Of course, if you're at all worried about the security of your home while you're away, you can always contact the authorities. Law enforcement officials understand that the holidays are a popular time for would-be home invaders, and police are more than willing to help keep your home safe while you're away. Of course, according to one news report, while police departments are happy to help, they also ask that you do your part by not publicizing on social media when you're leaving and to where. Crooks will often scan social media first for clues of when a home will be vacant and for how long. So make things easier for the police, and they can take care of the rest:
According to This Old House, another 23% of break-ins will take place at a first-floor window. Thankfully, there are a number of security measures you can install to prevent break-ins at the window, such as strengthened, double-pane glass, additional window locks and sensors, or fragile, glass Christmas ornaments:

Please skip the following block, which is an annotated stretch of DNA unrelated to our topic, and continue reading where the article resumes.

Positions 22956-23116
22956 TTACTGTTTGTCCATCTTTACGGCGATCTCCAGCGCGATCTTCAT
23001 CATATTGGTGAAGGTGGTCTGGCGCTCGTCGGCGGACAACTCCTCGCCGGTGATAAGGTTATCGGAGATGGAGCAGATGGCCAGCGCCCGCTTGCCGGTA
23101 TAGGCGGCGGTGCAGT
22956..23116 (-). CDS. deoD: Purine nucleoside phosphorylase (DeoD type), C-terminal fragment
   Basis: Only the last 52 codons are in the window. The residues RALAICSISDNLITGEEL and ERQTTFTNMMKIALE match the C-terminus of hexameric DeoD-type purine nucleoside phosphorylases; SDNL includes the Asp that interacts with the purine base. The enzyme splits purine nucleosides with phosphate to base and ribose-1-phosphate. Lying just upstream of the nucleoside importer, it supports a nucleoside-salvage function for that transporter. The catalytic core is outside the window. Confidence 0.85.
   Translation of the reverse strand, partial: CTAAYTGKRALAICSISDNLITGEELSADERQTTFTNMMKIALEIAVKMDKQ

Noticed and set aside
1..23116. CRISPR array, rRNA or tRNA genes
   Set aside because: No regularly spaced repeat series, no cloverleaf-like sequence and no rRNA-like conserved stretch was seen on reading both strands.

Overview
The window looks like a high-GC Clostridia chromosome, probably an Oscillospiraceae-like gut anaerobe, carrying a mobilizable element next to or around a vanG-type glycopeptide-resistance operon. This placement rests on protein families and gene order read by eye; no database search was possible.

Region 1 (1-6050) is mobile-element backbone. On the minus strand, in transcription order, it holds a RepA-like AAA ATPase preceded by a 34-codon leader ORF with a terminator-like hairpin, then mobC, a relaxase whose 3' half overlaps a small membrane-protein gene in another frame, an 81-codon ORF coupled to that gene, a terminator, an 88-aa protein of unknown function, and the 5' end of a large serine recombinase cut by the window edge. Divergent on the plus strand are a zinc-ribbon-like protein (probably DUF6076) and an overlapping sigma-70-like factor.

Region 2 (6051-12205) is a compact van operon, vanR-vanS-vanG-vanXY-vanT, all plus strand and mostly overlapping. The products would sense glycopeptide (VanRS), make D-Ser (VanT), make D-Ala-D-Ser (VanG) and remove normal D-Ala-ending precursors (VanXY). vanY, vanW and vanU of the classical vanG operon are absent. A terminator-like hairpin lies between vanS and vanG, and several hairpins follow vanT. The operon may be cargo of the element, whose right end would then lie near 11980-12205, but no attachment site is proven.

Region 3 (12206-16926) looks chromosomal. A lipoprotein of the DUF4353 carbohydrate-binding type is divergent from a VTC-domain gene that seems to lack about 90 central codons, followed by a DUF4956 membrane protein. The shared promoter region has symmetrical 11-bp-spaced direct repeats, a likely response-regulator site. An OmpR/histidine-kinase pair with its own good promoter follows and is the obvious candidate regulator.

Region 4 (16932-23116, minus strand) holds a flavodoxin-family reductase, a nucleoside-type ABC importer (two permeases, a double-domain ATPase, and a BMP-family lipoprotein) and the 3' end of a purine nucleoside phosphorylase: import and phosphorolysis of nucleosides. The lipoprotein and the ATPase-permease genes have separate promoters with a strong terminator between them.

When we say "bug" your home, we don't mean "have a tarantula on-hand." One of the most sure-fire ways to keep an eye on your home while you're away is to install security cameras at strategic points both on the interior and exterior of your home. Most home security companies will not only monitor the video feed themselves, but they'll also give you the ability to access live video records from your computer or smart device.
Okay, this isn't necessarily so much a home security tip as it is a home energy-saving tip. Unplugging small appliances like your toaster or, in this case, your iron can save you money in utility costs. Heck, it might up the protection in your home just one step further.
As a general rule, you should always try to get to know your neighbors. Get involved in a neighborhood watch program, or, if you're staying home for the holidays, keep an eye on your neighbor's house while he's away. You never know when you might need help from a neighbor with a snow shovel to get you out of a scrape: